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Net-leaf Hackberry

Celtis laevigata var. reticulata

Photo © by Michael Plagens

Net-leaf Hackberry makes for an excelent native shade tree in the urban areas of the Sonoran Desert. This specimen is cultivated at the Gilbert Water Ranch, Gilbert, Arizona.

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TREE: Under the favorable conditions often found within Arizona's riparian woodlands net-leaf hackberry can reach stately proportions supported on a robust trunk. Bark on mature trees is distintively warted and creased between stretches of smooth gray-brown. Many net-leaf hackberry trees can be fould on less favorable sites and may be rather shrubby with multiple trunks.

LEAVES: Leaves are elyptic to ovoid, alternate on the stem, with wavy, entire margins. Veins beneath are prominent as described in the common name. The texture of mature leaves is tough and gritty.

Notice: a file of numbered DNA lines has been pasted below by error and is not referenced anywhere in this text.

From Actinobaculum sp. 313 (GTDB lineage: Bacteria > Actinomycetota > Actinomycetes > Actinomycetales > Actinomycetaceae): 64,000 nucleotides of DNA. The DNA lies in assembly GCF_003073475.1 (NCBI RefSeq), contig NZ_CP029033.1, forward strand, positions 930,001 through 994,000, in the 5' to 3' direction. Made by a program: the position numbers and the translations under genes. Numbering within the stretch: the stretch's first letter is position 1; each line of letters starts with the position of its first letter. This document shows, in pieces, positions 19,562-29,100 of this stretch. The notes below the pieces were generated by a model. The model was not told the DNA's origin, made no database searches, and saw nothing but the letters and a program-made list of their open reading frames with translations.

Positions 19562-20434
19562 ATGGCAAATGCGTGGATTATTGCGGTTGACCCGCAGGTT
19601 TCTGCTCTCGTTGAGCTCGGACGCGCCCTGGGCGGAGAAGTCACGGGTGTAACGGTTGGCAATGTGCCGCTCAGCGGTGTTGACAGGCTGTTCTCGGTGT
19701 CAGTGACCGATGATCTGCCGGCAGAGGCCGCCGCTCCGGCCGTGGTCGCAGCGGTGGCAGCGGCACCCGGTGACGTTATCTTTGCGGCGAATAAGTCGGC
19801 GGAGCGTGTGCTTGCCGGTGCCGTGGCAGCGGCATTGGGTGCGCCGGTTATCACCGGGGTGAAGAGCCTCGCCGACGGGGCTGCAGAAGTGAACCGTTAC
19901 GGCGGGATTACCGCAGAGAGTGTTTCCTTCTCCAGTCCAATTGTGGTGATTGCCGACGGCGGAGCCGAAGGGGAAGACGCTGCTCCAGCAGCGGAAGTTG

RANGE: Fairly common at the mid to lower elevations in wooded canyons. Ranges across the western United States and northern Mexico in similar habitats.

FRUIT: Orange-red berries with one seed mature in fall often drying and remaining on the tree for months. Relished by many bird species such as Townsend's Solitaire. The seeds within the berries pass through the bird unharmed thereby providing dispersal.

FLOWERS: Green and small, borne in clusters.


Ulmaceae -- Elm Family

More Information:

Psylid Galls and the Ladder-backed Woodpecker >>>

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Sycamore Canyons
The Flora of Arizona's Sycamore Canyons


Copyright Michael J. Plagens, 1999-2011